We CAN’T Go Outside! 
Sean McCollum

First-Place, Katherine Paterson Prize, Picture Book

                    For Chuck—
                    who ALWAYS goes outside!

 

SPRING

Tippy-tap. Tappy-tip. Drip! Drop! Drap!That’s the sound the rain made on the roof.

Raz sat at the window watching waves of water falling from the dreary sky. A soggy salamander crawled out of the drain and shook itself off.

“What’s the word, Thunderbird?” Dad asked.

Raz pointed out the window. “I want to play outside, but it’s raining too hard.”

Dad nodded. Then he frowned. Then his shoulders sank and sagged.

“Yes, my son,” he droned. “Damp days are great sinkholes of happiness. But there is no hope. All we can do is mull and mope. Because … 

“We CAN’T go outside!

“We must not pull on our sweaters, or rubber boots, or our crummiest jeans with the holes in the knees.

“We couldn’t slip on our slickers or slap on a cap. Shouldn’t leap out the door and splash—ka-PLOOIE—in a puddle or pool!”

“Or fling my Frisbee?”

“Rainy-day Frisbee-flinging strictly forbidden!

“Because AFTER we go and get terribly, horribly, helplessly wet, we’d have to come inside where it’s cozy and dry.

“We’d towel off our hair and wring out our socks …

“And cook cookies or bake cabbage to lift our saggy spirits.

“And we mustn’t do that. We shouldn’t do that. We COULDN’T do that. We might melt! We might drown! Or worst of the worse, track mud in the house!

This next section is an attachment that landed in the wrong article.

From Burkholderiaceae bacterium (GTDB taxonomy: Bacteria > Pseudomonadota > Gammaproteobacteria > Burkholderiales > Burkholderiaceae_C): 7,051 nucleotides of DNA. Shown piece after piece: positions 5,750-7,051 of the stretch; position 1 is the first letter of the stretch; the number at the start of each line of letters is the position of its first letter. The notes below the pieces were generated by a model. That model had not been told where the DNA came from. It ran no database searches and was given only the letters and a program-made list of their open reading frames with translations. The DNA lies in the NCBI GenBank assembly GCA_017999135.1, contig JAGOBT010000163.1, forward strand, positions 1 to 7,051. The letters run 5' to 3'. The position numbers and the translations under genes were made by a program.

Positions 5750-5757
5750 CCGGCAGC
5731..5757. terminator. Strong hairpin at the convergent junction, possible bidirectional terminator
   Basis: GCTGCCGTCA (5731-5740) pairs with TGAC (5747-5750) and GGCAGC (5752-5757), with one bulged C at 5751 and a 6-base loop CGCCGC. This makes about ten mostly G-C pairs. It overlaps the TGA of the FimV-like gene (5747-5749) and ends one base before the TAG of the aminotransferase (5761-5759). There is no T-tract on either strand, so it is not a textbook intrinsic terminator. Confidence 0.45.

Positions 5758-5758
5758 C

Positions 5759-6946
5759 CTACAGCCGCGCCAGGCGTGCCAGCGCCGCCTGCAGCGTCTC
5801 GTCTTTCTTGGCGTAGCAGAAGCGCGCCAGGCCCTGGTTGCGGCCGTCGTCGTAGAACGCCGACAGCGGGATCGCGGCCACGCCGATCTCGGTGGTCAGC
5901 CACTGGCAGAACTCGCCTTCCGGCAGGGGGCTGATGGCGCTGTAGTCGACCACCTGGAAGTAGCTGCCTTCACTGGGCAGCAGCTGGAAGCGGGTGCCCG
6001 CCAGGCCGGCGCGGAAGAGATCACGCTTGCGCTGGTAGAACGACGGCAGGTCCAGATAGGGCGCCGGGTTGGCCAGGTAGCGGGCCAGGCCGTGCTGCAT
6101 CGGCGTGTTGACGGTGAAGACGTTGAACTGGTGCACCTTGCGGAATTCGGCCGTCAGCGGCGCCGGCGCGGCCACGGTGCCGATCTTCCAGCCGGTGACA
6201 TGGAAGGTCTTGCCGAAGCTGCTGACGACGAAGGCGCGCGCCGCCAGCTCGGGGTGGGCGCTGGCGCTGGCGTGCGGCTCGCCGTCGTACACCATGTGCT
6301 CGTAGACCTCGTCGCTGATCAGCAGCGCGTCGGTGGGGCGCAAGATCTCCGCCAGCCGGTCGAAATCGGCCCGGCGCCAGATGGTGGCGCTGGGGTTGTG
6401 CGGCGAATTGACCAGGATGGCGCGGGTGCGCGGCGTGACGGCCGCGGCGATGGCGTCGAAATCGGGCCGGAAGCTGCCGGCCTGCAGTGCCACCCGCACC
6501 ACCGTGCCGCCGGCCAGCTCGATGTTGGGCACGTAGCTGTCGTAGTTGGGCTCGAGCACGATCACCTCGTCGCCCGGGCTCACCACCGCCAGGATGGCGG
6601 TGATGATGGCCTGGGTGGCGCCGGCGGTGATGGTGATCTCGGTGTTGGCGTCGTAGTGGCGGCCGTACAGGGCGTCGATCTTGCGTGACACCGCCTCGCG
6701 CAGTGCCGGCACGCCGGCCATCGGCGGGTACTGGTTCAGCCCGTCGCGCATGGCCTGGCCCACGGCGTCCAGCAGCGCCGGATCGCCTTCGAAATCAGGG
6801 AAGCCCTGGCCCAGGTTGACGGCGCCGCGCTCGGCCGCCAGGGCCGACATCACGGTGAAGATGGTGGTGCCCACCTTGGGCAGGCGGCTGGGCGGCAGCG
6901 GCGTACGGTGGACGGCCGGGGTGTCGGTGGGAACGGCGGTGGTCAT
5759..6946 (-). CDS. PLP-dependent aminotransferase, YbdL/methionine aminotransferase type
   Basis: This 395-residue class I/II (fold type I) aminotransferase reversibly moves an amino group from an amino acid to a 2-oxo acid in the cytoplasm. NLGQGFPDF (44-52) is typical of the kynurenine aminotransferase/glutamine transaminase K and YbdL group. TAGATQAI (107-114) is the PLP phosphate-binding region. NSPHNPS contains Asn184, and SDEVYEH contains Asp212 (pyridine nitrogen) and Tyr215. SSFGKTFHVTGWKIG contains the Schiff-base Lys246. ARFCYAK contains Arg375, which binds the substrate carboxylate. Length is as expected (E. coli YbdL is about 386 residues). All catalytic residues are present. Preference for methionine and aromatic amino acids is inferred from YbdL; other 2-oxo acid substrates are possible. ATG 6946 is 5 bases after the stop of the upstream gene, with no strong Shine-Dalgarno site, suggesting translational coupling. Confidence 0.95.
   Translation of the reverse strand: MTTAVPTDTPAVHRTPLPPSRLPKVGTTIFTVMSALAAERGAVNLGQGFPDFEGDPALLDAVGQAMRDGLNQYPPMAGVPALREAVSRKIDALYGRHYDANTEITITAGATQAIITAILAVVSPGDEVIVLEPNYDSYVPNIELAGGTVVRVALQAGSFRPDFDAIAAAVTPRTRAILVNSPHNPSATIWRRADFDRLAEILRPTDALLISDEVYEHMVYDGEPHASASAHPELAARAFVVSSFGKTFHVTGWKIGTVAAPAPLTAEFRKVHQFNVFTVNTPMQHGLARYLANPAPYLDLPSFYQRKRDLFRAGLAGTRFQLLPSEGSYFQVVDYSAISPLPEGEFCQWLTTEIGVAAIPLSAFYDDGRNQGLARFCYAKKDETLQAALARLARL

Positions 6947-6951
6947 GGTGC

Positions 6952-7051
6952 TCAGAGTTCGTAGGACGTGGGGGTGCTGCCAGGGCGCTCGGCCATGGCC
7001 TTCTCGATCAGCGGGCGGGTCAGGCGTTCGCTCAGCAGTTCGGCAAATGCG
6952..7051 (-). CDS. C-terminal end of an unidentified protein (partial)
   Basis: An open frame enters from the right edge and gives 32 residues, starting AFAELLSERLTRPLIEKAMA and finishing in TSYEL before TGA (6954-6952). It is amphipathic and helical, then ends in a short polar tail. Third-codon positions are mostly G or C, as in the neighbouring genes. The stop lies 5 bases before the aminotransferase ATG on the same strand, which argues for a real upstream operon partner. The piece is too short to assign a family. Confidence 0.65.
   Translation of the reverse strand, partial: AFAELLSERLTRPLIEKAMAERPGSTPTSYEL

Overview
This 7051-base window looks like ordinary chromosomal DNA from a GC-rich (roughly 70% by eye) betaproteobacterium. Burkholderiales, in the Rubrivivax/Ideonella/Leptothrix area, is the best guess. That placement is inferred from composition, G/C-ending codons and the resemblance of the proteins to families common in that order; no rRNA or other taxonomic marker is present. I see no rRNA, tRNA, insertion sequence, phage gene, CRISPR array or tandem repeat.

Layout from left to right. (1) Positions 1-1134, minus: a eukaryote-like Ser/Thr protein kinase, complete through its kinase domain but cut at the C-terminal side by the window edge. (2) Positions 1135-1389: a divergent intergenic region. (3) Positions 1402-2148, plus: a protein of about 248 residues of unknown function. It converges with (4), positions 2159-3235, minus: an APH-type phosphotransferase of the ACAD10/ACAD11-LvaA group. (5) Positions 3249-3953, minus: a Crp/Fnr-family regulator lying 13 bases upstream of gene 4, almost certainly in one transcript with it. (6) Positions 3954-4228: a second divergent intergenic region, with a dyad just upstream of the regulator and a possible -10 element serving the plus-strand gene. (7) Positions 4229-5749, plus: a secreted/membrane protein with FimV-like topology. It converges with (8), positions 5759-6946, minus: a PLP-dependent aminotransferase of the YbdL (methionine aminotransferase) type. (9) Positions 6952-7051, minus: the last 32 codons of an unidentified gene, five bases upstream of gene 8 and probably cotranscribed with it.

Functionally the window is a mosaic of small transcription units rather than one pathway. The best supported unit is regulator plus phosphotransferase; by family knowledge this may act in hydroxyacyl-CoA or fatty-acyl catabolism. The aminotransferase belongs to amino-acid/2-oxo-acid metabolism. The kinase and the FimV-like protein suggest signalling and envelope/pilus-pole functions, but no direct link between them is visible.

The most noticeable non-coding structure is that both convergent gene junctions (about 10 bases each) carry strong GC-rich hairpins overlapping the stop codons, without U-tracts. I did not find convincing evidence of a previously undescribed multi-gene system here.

“So we CAN’T GO OUTSIDE!”

 

 SUMMMMMER

Whooommmmmmmmmmmmmmmmmm … The air conditioner switched on. It had been huffing and humming all day.

Raz sat slumped on the couch. A pair of red sneakers waited like racecars on his feet. He watched from the window as the world get hot and hotter. He watched the daisies droop.

His mom bounced into the room. “What’s new, kangaroo?” she asked.

 “I want to play, but it’s too hot,” Raz said.

Mom nodded and frowned. “Bad luck, Mr. Duck,” she said. “But too much sun and fresh air isn’t good for anyone. So there’s nothing to do but tidy your toys and watch boring TV. Because …

“We CAN’T go outside!

“We can’t dress up in T-shirts and floppy hats.

“We shouldn’t smear on sunscreen, fill up a canteen, or put on cool sunglasses so we don’t have to squint.

“We mustn’t risk sunstroke and race your new shoes to the end of the block.

 “Or sizzle an old egg on the blacktop.”

“Or splash like otters in the sprinkler’s spray!?” asked Raz.

“No waaaaaaaay!

“Because AFTER we ran out and got horrifically hot, we’d have to come back inside where it’s breezy and cool.

“Where we’d soak our fried feet.”

“And treat our burnt brains with freezer pops!” 

“And we mustn’t do that. We shouldn’t do that. We COULDN’T do that. We might roast! We might sweat! We might start to stink!

“So we CAN’T GO OUTSIDE!”

 

FALL

Flittaflitta … flap flap flap. Flittaflitta … That’s the sound the moths made around the porch light.

Raz stood by the screen door. He sighed as the last sliver of sun disappeared from the sky.

“Why the long puss, Erasmus?” Grandpa asked.

Raz shrugged toward the sunset’s last glow. “It’s too dark.”